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Back in 2018, thanks to a successful Kickstarter campaign, Transolar Games released Hero-U: Rogue to Redemption - a spiritual successor to the Quest for Glory series that combined roleplaying with point and click adventures. Helmed by Lori and Corey Cole, the original creatores of the Quest for Glory games, that release is about to be followed by Summer Daze: Tilly's Tale, a visual novel set in the world of Hero-U and currently scheduled for a March 28, 2023 release.
Which now brings us to this PC Gamer interview with the Coles where they promote their upcoming project by reminiscing about the good old days. As a result, we can learn a thing or two about the early days of Quest for Glory, the gradual evolution from text parsers to mouse-driven pointing and subsequent clicking, the early experiments with voice acting in video games, and more.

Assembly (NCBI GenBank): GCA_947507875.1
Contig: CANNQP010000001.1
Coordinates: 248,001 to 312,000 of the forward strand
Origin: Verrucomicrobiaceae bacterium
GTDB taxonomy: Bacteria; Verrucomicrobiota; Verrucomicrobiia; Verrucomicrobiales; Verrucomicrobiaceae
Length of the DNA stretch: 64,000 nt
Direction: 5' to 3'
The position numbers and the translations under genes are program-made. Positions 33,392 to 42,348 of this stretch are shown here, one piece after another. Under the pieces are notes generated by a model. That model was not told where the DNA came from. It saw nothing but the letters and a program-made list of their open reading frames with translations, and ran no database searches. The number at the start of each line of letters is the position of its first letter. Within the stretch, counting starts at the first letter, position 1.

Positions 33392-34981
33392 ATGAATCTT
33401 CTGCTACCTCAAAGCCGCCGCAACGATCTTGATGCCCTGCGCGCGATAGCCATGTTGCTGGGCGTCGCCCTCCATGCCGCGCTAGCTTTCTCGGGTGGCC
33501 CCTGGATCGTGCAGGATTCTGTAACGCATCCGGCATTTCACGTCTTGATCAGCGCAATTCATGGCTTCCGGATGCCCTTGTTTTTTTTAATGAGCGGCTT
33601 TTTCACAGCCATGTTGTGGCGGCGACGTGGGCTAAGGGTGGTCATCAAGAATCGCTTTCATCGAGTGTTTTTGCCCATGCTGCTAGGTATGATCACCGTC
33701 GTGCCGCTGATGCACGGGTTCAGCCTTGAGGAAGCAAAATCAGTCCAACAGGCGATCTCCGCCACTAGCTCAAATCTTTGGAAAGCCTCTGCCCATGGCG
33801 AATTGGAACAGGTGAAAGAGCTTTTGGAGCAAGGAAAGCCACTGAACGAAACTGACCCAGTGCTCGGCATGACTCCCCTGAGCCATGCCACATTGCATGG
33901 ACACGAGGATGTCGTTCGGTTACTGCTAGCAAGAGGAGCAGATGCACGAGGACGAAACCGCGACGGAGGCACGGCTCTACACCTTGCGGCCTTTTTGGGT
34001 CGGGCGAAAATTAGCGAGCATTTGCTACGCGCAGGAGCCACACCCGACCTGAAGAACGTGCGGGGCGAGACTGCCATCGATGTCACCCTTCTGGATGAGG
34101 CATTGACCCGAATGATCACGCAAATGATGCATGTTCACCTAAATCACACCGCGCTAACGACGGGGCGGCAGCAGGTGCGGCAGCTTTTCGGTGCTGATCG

All in all, it's a great read. So here's a couple of paragraphs and you take it from there:
There were other benefits too. "It was much easier to create puzzles with the parser," Lori says, "because you didn't have to feed the player answers all of the time." Without the parser, that changed. "You had to actually give the player a choice of possibilities, and one of those choices would be the answer. It became a multiple-choice thing rather than an essay question."
Lori is a teacher when she's not a game developer, in case you couldn't tell. She's also a proponent of games being accessible and immersive, and for those reasons ultimately came down in favor of the parser's removal. "Our whole philosophy of games is that the game should be invisible, and you're immersed in the world," she says. "The problem with a parser game is you're playing Guess the Parser. What are the words it understands? How do I phrase this? You're constantly playing against the computer so you're not immersed in the world. You're trying to guess words. Going to the point-and-click style actually was more in keeping with our general philosophy."